STEAMBOAT SPRINGS, Colorado (CNN) -- After huffing and puffing uphill past luminous Aspen groves and delicate wildflowers for more than an hour, we expected a big reward: a sweeping view of Steamboat Springs, an imposing waterfall, a cold beer -- something.
The surrounding slopes provide great views of Steamboat Springs and the Yampa River Valley.
The footbridge, which we'd identified as our final destination, spanned an underwhelming gurgle. Still, we snapped the obligatory photos, congratulated ourselves on surviving a 2,000-foot elevation gain and turned around for the much easier journey down.
A 70-something man hiking up with his wife set us straight. Our lukewarm response to his "How were the falls?" query tipped him off to our mistake: Fish Creek's upper falls were another 20 minutes past the bridge. Gasp.
About face. Huff, puff. Stony silence laced with "glass half-full" mutterings from my friend Lexi. And me wondering if we were too far out of our comfort zones to keep ourselves entertained and uninjured for five days in northern Colorado.
This summer wilderness adventure was my idea. A foray into outdoorsiness -- three days in Steamboat Springs hiking, biking and horseback riding, a drive and hike in rugged Rocky Mountain National Park and a day in Boulder. It would be a break from our home bases in Atlanta and D.C. and the usual East Coast vacations.
Gasp. This time we were responding to the view over spiky evergreens to the valley and the historic mining and ranching town of Steamboat Springs, sleepy this time of year without the bustle of skiers. Shushing water drew us around another few bends in the trail, and there it was -- a lovely waterfall and an icy foot bath instead of a cold beer.
It was a peaceful spot about 9,500 feet above sea level. Not bad -- considering we almost made the climb without the reward.
Our Rocky Mountain debut a couple days earlier had been rough. We ran into a deer along U.S. 40 as we made our way into town in the dark. We hoped the deer made out at least as well as the banged-up rental car.
We had a few bumper and fender issues to contend with that first morning, but the sun shone brightly in the afternoon and we decided to get back in the saddle, literally.
Saddleback Ranch, an 8,000-acre working cattle ranch 15 miles west of Steamboat Springs, offers a range of rides. We opted against the four-hour morning cattle drive in favor of the two-hour photo opportunity ride. (Lexi had dude-ranch experience, but I hadn't added anything to my equestrian resume since the mid-'80s). If you go: Plan your trip to northern Colorado
Luanna Iacovetto, a grandmother whose grown sons are fourth-generation ranchers, led the ride along wide dirt trails carved into the sides of rolling hills and along ridges with views of the Flat Tops, Mount Werner and the Zirkles. Traces of snow still lingered on some peaks in mid-July. Dressed in jeans, a button-down shirt and a cowboy hat, Iacovetto peppered the group with rancher humor. "We don't charge anything extra for the trail dust you'll eat," she quipped.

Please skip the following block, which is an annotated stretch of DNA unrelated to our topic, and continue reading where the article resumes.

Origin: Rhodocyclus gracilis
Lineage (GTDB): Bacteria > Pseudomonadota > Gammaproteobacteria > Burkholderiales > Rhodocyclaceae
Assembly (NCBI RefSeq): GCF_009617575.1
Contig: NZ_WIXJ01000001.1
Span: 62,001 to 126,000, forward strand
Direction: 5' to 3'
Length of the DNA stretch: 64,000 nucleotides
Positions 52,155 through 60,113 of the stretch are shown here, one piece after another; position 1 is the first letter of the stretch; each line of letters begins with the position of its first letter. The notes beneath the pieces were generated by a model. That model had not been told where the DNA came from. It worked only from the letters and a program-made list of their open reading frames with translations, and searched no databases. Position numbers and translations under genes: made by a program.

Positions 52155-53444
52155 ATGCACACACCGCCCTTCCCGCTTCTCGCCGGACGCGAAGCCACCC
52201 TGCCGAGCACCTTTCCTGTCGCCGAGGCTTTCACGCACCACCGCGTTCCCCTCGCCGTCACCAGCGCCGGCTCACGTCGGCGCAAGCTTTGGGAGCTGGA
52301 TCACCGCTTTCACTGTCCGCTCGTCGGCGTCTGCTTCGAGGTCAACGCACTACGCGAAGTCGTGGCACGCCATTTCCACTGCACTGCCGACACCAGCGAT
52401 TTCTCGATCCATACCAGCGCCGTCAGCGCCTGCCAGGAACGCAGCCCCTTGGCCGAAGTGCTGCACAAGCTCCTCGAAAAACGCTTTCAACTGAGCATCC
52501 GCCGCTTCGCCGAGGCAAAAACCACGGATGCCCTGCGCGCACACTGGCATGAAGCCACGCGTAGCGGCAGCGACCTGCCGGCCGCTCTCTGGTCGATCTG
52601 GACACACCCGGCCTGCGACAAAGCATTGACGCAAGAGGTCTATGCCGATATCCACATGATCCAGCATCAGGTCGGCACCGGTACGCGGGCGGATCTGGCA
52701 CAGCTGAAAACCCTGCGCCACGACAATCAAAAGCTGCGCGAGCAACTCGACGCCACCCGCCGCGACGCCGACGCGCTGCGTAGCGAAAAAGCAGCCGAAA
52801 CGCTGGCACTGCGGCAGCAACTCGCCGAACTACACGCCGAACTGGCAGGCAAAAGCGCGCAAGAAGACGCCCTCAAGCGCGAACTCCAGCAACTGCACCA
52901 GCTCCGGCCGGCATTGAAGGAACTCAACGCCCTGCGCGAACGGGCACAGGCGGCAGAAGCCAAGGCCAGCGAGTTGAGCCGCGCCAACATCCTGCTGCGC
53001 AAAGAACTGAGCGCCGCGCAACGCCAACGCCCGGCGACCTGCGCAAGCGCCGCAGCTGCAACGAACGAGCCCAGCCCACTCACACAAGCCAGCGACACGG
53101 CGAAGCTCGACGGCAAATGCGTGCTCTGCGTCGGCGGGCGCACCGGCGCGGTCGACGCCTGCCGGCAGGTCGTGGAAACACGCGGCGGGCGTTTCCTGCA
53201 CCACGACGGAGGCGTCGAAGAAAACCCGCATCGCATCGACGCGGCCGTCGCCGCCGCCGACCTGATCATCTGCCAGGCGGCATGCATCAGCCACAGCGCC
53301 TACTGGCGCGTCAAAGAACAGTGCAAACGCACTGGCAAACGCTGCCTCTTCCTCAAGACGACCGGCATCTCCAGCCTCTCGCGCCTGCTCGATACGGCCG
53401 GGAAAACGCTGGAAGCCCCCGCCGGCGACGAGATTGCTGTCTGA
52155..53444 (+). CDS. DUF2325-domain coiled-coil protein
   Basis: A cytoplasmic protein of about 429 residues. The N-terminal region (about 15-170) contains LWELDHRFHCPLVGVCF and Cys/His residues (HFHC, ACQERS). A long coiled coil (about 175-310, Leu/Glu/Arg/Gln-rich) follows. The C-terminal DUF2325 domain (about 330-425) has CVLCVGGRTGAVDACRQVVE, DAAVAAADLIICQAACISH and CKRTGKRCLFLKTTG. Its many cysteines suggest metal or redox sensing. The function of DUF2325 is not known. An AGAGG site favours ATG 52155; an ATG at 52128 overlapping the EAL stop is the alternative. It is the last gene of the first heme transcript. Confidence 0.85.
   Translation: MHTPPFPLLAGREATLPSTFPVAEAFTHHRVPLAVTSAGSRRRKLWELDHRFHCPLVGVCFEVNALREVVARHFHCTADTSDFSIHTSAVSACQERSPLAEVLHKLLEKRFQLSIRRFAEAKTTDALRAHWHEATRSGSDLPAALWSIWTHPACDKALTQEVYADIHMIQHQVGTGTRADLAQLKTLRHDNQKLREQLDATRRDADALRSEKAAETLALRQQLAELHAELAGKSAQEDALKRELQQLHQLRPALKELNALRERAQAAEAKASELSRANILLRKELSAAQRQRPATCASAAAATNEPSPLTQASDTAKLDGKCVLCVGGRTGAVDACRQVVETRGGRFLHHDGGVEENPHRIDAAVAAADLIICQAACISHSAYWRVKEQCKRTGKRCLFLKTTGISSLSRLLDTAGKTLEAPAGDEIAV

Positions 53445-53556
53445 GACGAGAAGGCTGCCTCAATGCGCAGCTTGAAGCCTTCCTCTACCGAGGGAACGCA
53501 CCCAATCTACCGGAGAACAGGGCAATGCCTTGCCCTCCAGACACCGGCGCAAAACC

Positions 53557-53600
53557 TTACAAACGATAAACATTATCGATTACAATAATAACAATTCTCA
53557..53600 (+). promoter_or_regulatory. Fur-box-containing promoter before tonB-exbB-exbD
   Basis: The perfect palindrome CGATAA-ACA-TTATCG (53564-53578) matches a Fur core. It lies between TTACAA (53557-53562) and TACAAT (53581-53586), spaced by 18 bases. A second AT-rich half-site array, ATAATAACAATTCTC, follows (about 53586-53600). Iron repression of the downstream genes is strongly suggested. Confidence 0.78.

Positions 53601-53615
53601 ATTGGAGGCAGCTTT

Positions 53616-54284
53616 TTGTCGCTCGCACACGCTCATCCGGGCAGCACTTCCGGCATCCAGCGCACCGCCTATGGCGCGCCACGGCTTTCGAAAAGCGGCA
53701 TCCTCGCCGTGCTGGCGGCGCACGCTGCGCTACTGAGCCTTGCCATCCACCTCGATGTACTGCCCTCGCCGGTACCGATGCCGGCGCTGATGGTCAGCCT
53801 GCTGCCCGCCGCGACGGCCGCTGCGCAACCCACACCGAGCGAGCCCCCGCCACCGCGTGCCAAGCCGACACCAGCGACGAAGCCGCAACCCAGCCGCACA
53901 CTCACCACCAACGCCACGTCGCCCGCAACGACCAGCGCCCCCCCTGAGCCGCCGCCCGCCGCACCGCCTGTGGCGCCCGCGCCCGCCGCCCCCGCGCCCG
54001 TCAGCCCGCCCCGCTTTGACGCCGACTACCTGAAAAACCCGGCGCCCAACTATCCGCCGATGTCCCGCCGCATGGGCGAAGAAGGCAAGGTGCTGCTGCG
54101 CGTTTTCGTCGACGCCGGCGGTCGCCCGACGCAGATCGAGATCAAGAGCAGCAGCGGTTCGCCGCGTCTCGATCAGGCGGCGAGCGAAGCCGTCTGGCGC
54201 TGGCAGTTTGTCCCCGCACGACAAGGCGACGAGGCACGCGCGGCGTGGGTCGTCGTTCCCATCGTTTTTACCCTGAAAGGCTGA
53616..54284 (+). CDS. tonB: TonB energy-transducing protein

The ranch has been hosting visitor activities since the Iacovettos got the idea from watching the 1991 movie "City Slickers," starring Billy Crystal as a stressed-out city dweller who gets away with two friends for a cattle driving trip out West.
I felt like a city slicker on El Caballito, my "little horse." With one hand white-knuckling the saddle horn and the other gripping the camera, I tried to seize as many photo opportunities as possible without tumbling off El Caballito onto my sporty visor-clad head. Fortunately, my little horse was more confident on the trails than I was, and we all made it back to the barn without incident.
It was time for a pre-emptive strike against the soreness we were expecting the following morning. We put our plan into action after dinner, watching intently for wildlife in our path as we drove deep into the woods along an unpaved road for a dip in steaming Strawberry Park Hot Springs.
Located about seven miles from downtown Steamboat, the facility is made up of a series of handmade masonry pools tucked into the natural landscape. The hot spring water is blended with cool creek water to fill the two large hot pools, the hottest of which is kept at around 104 degrees Fahrenheit. Massage treatments are offered in rustic cottages on the property.
We parked our strained muscles in the hot pools for some intriguing people-watching. A variety of fellow tourists pool-hopped with an occasional dip in the large cold creek water pool. Some of the bathers -- like the man in the string bikini bottoms "reading" and people-watching as the light dwindled -- appeared to be regular spring soakers. After dark, the facility is adults only and clothing is optional, but we didn't hang around to see who opted out.
Feeling pretty comfortable with the mountain life by now, we ticked off another handful of outdoor activities before riding out of town toward Rocky Mountain National Park. In the park we upped the scenery and wildlife quotient of our trip with marmot and elk sightings on the Alpine tundra against a backdrop of rocky and snowy peaks.
By the time we made it to Boulder after another high-elevation hike, we were ready to retire our hiking shoes for the remainder of the trip. Instead we opted for a tasting tour of local Avery Brewing Co.
Cold beer at last. Here's to a successful Rocky Mountain adventure.